FCC Chairman Pressed to Respond to Trump’s Threat to Revoke Licenses Over News Coverage

Ajit Pai FCC

WASHINGTON — Days after President Donald Trump suggested that network outlets’ broadcast licenses should be revoked because of “partisan, distorted and fake” news coverage, FCC Chairman Ajit Pai is being pressed to speak out on what some journalism groups see as an attack on First Amendment values.

On CNN’s “Reliable Sources” on Sunday, Commissioner Jessica Rosenworcel, a Democrat, said that she doesn’t “think history will be kind to silence” and that it was important that the agency make clear its support for the First Amendment.

Former FCC Chairman Tom Wheeler was more critical of Pai, saying that his silence was “making himself complicit in the coercion that the president himself is engaging in.” Wheeler wrote in a blog post on Friday that “the president may decide he can walk away from his oath of office, but the FCC commissioners have also sworn to uphold the Constitution.”

An FCC spokeswoman did not respond to a request for comment on Sunday. Pai and the two other Republican commissioners, Michael O’Rielly and Brendan Carr, have not responded to Trump’s tweet on Wednesday, in which he said that “network news has become so partisan, distorted and fake that licenses must be challenged and, if appropriate, revoked. Not fair to public!”

A number of journalism organizations, including the Reporters Committee for the Freedom of the Press, the Committee to Protect Journalists, Free Press, Media Law Resource Center and PEN America released a statement expressing concern over Trump’s comments.

“When coming from the leader of the free world, words matter,” the organizations said in a statement. “And if the First Amendment means anything, it’s that the government can’t censor news because it’s critical of the government. The president should be working to uphold the values of the First Amendment, not tearing them down.”

The FCC issues broadcast licenses to individual stations, not networks, and they are subject to renewals every eight years. But the renewal process is, in the vast majority of cases, a formality, and the FCC reviews whether the outlets have served the public interest. That has included such things as the amount of programming devoted to public affairs and local issues, not the nature of its news reporting.

“The founders of our nation set as a cornerstone of our democracy the First Amendment, forever enshrining and protecting freedom of the press,” Gordon Smith, president of the National Association of Broadcasters, said in a statement last week. “It is contrary to this fundamental right for any government official to threaten the revocation of an FCC license simply because of a disagreement with the reporting of a journalist.”

Pai himself expressed dismay last month over what he sees as free speech “under siege” in the United States, citing efforts to silence to speakers on college campuses. But in his speech to the Future of Speech Online Forum at the Newseum, Pai said that he also saw “worrying signs” at the FCC, pointing to Twitter messages in which “people regularly demand that the FCC yank licenses from cable news channels like Fox News, MSNBC, or CNN because they disagree with the opinions expressed on those networks.”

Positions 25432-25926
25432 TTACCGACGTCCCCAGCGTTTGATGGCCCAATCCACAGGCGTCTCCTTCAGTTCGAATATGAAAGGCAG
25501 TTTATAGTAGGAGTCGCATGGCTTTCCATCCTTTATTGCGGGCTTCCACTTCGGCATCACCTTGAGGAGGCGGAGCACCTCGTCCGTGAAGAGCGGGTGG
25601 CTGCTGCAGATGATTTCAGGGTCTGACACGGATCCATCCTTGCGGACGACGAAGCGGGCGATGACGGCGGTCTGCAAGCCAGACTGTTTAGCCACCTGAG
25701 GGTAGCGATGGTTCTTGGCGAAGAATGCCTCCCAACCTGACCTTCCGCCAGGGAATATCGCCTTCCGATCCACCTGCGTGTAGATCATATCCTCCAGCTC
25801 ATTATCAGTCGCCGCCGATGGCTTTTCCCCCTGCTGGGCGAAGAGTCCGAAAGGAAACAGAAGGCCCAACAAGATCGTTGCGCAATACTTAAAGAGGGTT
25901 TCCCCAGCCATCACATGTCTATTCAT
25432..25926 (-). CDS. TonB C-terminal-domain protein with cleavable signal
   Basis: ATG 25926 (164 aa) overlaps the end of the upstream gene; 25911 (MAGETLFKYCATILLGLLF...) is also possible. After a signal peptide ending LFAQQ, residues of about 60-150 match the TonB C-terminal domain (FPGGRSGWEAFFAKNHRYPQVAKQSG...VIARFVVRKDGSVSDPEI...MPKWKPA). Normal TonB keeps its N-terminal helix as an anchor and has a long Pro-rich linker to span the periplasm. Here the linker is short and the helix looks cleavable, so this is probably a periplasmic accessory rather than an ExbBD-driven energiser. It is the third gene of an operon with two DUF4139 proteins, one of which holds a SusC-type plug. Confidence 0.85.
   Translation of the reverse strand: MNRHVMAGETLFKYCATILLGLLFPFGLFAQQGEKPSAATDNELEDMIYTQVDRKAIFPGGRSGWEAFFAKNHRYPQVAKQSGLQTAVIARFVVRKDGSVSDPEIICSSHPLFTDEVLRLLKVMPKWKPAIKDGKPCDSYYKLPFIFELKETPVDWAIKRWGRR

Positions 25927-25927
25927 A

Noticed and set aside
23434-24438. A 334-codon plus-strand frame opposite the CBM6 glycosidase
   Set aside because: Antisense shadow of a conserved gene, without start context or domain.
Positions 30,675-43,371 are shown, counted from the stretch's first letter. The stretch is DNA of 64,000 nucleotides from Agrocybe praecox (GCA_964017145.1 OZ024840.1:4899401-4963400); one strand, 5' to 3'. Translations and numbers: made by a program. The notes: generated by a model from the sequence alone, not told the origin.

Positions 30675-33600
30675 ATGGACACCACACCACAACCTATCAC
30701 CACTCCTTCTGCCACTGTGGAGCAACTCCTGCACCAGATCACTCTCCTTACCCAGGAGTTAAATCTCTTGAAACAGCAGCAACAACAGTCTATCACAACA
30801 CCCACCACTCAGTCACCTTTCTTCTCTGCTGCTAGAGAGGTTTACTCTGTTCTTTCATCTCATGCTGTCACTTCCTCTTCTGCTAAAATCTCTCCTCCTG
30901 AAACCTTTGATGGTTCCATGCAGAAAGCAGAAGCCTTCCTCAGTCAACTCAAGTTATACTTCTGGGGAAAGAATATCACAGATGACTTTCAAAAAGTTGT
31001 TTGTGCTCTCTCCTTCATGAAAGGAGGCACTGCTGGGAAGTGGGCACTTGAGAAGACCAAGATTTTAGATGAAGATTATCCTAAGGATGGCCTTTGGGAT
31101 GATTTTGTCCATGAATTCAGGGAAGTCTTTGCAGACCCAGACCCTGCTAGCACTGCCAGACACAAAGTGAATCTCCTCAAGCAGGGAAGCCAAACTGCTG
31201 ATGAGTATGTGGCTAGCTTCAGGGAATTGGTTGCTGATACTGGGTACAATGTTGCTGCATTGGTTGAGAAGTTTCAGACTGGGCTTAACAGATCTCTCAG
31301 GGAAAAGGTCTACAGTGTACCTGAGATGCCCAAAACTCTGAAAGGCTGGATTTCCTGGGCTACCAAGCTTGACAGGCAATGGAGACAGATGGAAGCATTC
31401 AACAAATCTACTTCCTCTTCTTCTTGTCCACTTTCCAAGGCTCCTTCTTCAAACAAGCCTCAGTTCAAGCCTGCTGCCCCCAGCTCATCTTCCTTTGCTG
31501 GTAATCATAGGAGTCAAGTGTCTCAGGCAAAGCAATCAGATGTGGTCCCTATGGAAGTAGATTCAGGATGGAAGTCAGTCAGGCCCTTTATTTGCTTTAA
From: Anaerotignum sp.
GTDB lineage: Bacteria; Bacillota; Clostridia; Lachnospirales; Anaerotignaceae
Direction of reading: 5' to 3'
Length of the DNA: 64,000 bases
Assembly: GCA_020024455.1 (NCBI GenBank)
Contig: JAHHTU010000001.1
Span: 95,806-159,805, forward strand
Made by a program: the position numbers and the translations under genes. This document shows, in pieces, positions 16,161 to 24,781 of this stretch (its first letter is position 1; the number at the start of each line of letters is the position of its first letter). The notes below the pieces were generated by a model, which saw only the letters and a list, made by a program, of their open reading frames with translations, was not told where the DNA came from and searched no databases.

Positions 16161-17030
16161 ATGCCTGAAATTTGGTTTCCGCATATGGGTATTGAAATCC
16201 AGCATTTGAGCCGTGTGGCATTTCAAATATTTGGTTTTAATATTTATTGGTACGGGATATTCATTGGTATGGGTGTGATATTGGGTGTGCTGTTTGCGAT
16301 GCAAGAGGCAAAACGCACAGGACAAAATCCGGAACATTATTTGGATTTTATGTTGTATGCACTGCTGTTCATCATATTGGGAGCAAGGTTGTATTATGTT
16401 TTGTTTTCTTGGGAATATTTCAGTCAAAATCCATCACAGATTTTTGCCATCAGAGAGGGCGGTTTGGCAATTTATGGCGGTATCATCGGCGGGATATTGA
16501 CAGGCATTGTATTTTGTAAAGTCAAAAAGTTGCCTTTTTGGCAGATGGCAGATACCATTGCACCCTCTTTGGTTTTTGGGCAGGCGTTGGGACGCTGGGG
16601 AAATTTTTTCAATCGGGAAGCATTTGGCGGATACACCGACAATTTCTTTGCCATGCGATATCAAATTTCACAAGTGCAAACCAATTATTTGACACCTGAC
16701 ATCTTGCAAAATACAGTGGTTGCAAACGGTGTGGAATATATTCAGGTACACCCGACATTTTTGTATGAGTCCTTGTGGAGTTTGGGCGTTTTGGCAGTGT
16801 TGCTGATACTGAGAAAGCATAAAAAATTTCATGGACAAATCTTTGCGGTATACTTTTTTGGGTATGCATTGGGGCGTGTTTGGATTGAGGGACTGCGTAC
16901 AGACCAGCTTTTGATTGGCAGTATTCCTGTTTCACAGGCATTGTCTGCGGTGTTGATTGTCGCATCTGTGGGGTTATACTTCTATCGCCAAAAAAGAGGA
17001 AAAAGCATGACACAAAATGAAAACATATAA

“Setting aside the fact that the FCC doesn’t license cable channels, these demands are fundamentally at odds with our legal and cultural traditions,” Pai said.

As Rosenworcel noted on CNN on Sunday, Trump’s tweets on FCC licenses evoked the efforts by some of President Richard Nixon’s allies to revoke the licenses of stations owned by the Washington Post, then aggressively reporting on the Watergate scandal.

In his CNN appearance, Wheeler also criticized Pai for his efforts to relax a series of media ownership rules that have helped make possible Sinclair Broadcast Group’s proposed acquisition of Tribune Media. Sinclair has become the target of a number of public interest groups who warn of media consolidation and that it will force its stations to adopt a rightward agenda at the expense of localism. Wheeler was joined by Michael Copps, a former FCC commissioner who has been a longtime advocate against media consolidation.

The Sinclair-Tribune merger, currently under FCC review, would create a broadcasting giant with 223 TV stations serving 108 markets, including 39 of the top 50, and to cover about 72% of U.S. households.

Wheeler said that while Pai has “gone out of his way” to change the FCC rules to help out a “pro-Trump broadcaster,” now as Trump is “trying to intimidate other broadcasters there is absolute silence.”

Pai has defended the FCC’s review of the transaction, and said that his actions as chairman “have not been fueled by a desire to help any particular company.” In a letter to Senate Democrats, he also dismissed the idea that Trump pressed him to ease the way for Sinclair’s plans to expand.

“We did not discuss any issue pending at the FCC involving Sinclair Broadcast Group even being mentioned at either meeting, and I do not recall the Sinclair Broadcast Group even being mentioned at either meeting,” Pai wrote.